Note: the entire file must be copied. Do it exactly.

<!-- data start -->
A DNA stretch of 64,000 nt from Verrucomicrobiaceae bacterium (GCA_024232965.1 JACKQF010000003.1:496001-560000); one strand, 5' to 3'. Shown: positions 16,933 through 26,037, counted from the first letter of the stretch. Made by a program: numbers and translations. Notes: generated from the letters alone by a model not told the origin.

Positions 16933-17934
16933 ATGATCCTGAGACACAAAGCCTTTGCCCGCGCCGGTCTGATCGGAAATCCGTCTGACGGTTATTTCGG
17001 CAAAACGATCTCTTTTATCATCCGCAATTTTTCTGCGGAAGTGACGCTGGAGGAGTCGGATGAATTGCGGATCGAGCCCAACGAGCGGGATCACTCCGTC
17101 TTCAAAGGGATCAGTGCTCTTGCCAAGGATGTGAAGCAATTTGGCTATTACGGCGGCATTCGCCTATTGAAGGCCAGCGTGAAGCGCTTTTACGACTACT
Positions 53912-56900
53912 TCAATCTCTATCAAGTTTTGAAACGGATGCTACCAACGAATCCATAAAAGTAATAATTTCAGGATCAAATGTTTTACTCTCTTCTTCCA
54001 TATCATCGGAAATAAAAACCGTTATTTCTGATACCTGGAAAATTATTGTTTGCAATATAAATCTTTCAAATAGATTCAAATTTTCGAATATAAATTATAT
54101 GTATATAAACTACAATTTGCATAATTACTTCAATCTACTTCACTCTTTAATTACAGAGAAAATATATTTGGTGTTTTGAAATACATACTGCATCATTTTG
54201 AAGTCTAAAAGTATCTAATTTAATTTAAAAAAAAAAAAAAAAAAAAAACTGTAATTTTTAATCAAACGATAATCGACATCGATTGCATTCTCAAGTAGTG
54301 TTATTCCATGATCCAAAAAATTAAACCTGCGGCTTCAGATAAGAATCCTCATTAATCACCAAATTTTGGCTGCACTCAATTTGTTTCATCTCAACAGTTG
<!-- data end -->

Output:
A DNA stretch of 64,000 nt from Verrucomicrobiaceae bacterium (GCA_024232965.1 JACKQF010000003.1:496001-560000); one strand, 5' to 3'. Shown: positions 16,933 through 26,037, counted from the first letter of the stretch. Made by a program: numbers and translations. Notes: generated from the letters alone by a model not told the origin.

Positions 16933-17934
16933 ATGATCCTGAGACACAAAGCCTTTGCCCGCGCCGGTCTGATCGGAAATCCGTCTGACGGTTATTTCGG
17001 CAAAACGATCTCTTTTATCATCCGCAATTTTTCTGCGGAAGTGACGCTGGAGGAGTCGGATGAATTGCGGATCGAGCCCAACGAGCGGGATCACTCCGTC
17101 TTCAAAGGGATCAGTGCTCTTGCCAAGGATGTGAAGCAATTTGGCTATTACGGCGGCATTCGCCTATTGAAGGCCAGCGTGAAGCGCTTTTACGACTACT
Positions 53912-56900
53912 TCAATCTCTATCAAGTTTTGAAACGGATGCTACCAACGAATCCATAAAAGTAATAATTTCAGGATCAAATGTTTTACTCTCTTCTTCCA
54001 TATCATCGGAAATAAAAACCGTTATTTCTGATACCTGGAAAATTATTGTTTGCAATATAAATCTTTCAAATAGATTCAAATTTTCGAATATAAATTATAT
54101 GTATATAAACTACAATTTGCATAATTACTTCAATCTACTTCACTCTTTAATTACAGAGAAAATATATTTGGTGTTTTGAAATACATACTGCATCATTTTG
54201 AAGTCTAAAAGTATCTAATTTAATTTAAAAAAAAAAAAAAAAAAAAAACTGTAATTTTTAATCAAACGATAATCGACATCGATTGCATTCTCAAGTAGTG
54301 TTATTCCATGATCCAAAAAATTAAACCTGCGGCTTCAGATAAGAATCCTCATTAATCACCAAATTTTGGCTGCACTCAATTTGTTTCATCTCAACAGTTG